As tapestry weavers, unless we are weaving free-form, we need to plan carefully and make a lot of decisions up front. That’s where sampling comes in. Sampling can take many forms and involve testing out the structure (warp and weft combinations), choosing colors, or fine-tuning with specific techniques. I will touch on structural sampling here and focus on color and techniques; areas where Array really shines.
Before I get into each form, let’s talk a little bit about the importance of documentation. I can’t begin to stress enough how valuable a good documentation process is. You may think you can remember a specific color, or warp sett, but trust me—memories.
There are many ways to keep track of your weaving projects and process. My method is to always have a weaving journal beside me wherever I am. I like sketchbooks, as shown in the photo above, but you might prefer something different. Some like to use binders so samples can be added. What I do, instead, is to photograph my samples on regular copy paper; it’s only for documentation purposes so quality isn’t important. I then tape or glue the small images in my journal.
One more tip: if you choose a method like this and keep all your notes in one journal, it can be hard to find what you’re looking for when you want to go back and refer to a project or notes. I use the Bullet Journal method of numbering my pages and creating an index as I go. It’s saved me a lot of time over the years.
Even if you’re new to weaving, these records will be very helpful in the future. Now, let’s look at some ways to sample, starting with structure.
When sampling the structure, I’m referring to several elements of the tapestry. The warp size and/or material in relation to the sett and the weft size and/or material in relation to the warp chosen.
Examples of sampling sett, warp, and weft combinations might be trying different warp thicknesses or fiber content (cotton, wool, linen) for the weft size you will be working with. Or, conversely, it could involve determining how many strands work best for the warp thickness and ends per inch you’re working with.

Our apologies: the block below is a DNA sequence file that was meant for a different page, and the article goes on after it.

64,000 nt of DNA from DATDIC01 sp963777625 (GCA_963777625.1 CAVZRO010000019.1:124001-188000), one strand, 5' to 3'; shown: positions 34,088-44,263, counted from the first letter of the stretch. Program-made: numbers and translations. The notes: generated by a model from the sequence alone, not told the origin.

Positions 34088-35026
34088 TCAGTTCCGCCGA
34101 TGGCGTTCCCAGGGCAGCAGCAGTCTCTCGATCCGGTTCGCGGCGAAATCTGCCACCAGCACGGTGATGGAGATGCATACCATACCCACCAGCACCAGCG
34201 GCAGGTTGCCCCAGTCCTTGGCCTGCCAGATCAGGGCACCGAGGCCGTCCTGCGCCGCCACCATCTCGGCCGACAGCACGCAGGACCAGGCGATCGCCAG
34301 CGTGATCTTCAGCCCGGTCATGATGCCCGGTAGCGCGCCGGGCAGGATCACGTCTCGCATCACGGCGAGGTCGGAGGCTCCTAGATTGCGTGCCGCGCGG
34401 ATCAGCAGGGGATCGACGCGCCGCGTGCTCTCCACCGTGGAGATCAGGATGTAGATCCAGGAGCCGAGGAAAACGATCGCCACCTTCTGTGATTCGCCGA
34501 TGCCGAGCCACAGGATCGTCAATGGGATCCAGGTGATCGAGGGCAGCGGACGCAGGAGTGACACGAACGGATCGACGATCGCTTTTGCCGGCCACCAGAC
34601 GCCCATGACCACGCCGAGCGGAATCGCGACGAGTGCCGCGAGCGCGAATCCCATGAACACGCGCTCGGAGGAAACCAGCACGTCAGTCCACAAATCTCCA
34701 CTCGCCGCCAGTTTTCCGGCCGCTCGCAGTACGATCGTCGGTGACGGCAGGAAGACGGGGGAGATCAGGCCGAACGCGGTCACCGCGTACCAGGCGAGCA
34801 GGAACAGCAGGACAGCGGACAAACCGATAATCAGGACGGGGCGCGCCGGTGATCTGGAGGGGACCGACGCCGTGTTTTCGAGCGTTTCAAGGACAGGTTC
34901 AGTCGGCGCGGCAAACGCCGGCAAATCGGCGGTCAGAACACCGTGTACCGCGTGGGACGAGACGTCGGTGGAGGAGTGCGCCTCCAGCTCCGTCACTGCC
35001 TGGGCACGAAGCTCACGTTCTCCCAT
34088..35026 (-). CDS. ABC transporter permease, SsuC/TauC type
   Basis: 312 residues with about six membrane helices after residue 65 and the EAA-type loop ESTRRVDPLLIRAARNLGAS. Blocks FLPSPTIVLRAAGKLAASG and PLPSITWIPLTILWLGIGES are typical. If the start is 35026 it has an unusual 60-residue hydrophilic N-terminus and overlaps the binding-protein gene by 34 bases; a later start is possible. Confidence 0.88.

In the image above (12/12 warp sett at 8 EPI), I show weaving with only 2 strands of Array at the bottom, moving up to 10 strands at the top. You’ll notice how smooth the 2 strand weft is in relation to the 10 strand. Also how “plump” and textural the top area is compared to the bottom. This surface— or “stitch”—is referred to as “the bead” of the weaving. Some like a rounded bead while others prefer a smoother surface.
If you do this experiment, you will also notice how thin the 2 strand weft is compared to the opposite end. Which one you choose is a personal preference. A good rule of thumb for tapestry weavers is to use a weft that is about the same size as the space between the warps. I found my sweet spot at 5 or 6 strands for most of my sampling.
You can also sample with different setts and compare the number of strands. If you change setts a lot, that could be helpful in planning future weavings. I tend to stick with 8 EPI most of the time, so these samples are all woven at 8 EPI with either 12/9 or 12/12 cotton seine twine warp.
Unless we have a set palette for most of our work, we also need to choose colors in every tapestry we create. This is the form of sampling that takes the most time in my own work. It can take me months to decide on exactly the right colors for a piece. Sampling colors can be done on the loom or with yarn wraps. Yarn wraps are a handy resource and much quicker than weaving.
My favorite color blending technique is weft bundling, gradually changing the gradations or color in an area. I do a lot of weft bundling in my own tapestry work. I can occupy myself quite happily for hours making one sample after another to test combinations. Considering the number of values within each hue of Array, I can imagine endless color sampling in my future!
Weft Bundling can be done in specific techniques (above) or as a horizontal or vertical blend (below). For this type blend, start with a bundle of a specified number of weft threads in a solid color that merges into a solid color of another hue by replacing one strand at a time with the new color.